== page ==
The World is Changing and so is our Economy

We might be in the midst of a recession, but I don’t think we have seen anything yet.  Most of America is not willing to acknowledge a few key concepts.

1. Things won’t bounce back to where they were, expect recovery to be in decades not months.  A new normal has been set.

2. The old economy is dying.  The days of manufacturing things is now a commodity.  That other countries are able to much better and cheaper.

3. Our educational system is broken to prepare America’s youth for the new economy.

I understand that I sound like chicken little and at this point people are laughing at the mention of the sky falling.  I could point to statistics and reputable journalists, but perhaps the best thing to do is show you reality.  Let’s take a look at a great city that at one time was the “model city” for “industrial” America, Detroit.

It literally lays in ruins.  It looks vacant similar to Chernobyl after a nuclear meltdown.  Will all cities be in this position?  No.  Is there a little of Detroit coming to every city?  Yes.  We can no longer stand idle and watch as things decay.  It is time to step up and unite.  Tackle the tough problems we face in educating our youth and training a displaced workforce.  It is time to make creativity and innovation core to our culture and walk through to the other side prosperous and and top.   As you watch these samples of urban decay ask yourself what you can do to change your neighborhood, city and state.  How can you help be part of the solution?


  1. I know that many people don’t want to admit it, but the common thread of creating equality and standardization is blocking us from preparing our youth. It has become a common thread in our governmental policies over the last few decades.

    We espouse enlightenment and diminish innovation and creativity. We are not headed in the right direction for improving our economy as it stands today.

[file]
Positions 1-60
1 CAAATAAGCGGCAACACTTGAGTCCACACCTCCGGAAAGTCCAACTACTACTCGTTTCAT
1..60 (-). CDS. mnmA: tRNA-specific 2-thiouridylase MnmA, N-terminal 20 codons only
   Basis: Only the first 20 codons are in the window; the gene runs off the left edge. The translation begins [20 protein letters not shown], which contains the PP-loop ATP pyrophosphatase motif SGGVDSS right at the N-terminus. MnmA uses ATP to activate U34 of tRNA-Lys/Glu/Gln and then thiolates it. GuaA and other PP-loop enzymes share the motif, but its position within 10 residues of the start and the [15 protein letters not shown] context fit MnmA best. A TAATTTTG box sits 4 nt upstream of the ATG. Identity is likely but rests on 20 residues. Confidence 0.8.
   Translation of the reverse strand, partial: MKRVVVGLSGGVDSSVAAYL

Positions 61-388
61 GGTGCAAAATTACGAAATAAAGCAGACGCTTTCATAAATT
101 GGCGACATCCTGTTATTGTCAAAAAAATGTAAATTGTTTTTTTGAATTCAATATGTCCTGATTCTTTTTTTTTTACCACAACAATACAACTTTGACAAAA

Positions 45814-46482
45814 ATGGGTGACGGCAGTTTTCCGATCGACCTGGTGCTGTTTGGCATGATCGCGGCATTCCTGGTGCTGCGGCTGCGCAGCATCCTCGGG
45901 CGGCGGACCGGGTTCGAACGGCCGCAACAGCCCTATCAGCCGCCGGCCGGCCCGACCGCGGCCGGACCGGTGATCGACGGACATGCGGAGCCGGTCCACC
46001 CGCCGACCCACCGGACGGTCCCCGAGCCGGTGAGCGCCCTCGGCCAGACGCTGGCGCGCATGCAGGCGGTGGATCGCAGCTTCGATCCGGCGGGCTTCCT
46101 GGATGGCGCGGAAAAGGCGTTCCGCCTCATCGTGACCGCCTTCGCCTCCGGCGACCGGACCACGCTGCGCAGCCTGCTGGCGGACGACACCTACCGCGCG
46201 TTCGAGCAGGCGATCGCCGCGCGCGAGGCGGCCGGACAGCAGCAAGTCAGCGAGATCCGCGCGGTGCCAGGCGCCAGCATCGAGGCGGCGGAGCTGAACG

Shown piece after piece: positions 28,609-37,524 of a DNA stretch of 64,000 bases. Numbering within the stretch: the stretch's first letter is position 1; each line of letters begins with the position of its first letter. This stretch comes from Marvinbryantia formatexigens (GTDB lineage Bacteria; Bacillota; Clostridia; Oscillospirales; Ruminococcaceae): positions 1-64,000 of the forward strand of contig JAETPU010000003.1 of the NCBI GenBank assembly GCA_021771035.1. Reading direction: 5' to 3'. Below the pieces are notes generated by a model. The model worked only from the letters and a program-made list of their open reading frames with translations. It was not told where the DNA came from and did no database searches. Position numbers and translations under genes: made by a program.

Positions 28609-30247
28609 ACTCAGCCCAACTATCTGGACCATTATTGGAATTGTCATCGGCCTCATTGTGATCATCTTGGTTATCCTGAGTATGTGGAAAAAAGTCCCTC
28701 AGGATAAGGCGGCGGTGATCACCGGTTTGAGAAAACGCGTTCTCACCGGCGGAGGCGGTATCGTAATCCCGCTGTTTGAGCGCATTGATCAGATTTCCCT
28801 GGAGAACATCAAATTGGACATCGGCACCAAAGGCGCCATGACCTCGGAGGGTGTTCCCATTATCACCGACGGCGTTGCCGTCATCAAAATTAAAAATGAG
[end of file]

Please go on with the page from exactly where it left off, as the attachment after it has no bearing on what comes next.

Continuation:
2. There are many reasons for the decline of Detroit.
    Not one single reason is the cause, all combined did Detroit in.

    1) Politics
    2) Economy Relies on 1 Industry (auto industry)
    3) Unions (preventing changes in auto industry needed to remain competitive)
    4) Crime

    There’s more, but those are the ones that jumped out (to me).

    I don’t cry for the old Detroit, but celebrate the new, young, imaginative, energetic, experimental crowds that are embracing a new balanced lifestyle in Detroit (art, agriculture, community, etc…)

    The new mindset, of the next generation, is very much akin to what you find at the heart of @gangplank 😉

  3. Only two things I’d add:

    1) Our education system isn’t failing EVERYONE – just those who continue to believe that being prepared for a “manufacturing” style job – and the mindset, worldview and work methods that entails will still be the path to the middle class. Yes, we created the most powerful middle class the world has ever known by creating “high school” to prepare our population for manufacturing jobs at exactly the right time (as the agrarian society really began tailing off and the industrial became the driver of the world’s economy). What we need now is a new idea, a new system that prepares our population for the “post manufacturing” economy.

    This is so pervasive we are not even cognizant of the bias it creates in us. For example, we use the word “work” as a description of a place we go – but only because you have to be there to work the machine, put together the car or drive the forklift. We are obsessed with Six Sigma, Toyota Production System and other mfg management systems which think about how you manage a linear mfg operation.

    What does that mean? Less Dell and more Apple. Nothing Apples makes is made here, by Apple. Everything Apple makes is prototyped, designed, engineered and tested HERE, by Apple. Work of the mind, not work of the hands.

    2) Historically, nations (empires, city states, etc) that are “on top” in one economic reality are rarely willing to accept the change that is happening. The US wasn’t very powerful in a world dominated by agrarian societies (and economies). The industrial revolution was an opportunity we capitalized on. Now, our ability to out produce the rest of the world – see WWII and the cold war – has become so ingrained in our concept of self that I’m not sure we have the collective will to move beyond it.

    Last, this isn’t to say that the US is doomed, just that we have to decide if we want to hang on to what was or see the change as an opportunity…

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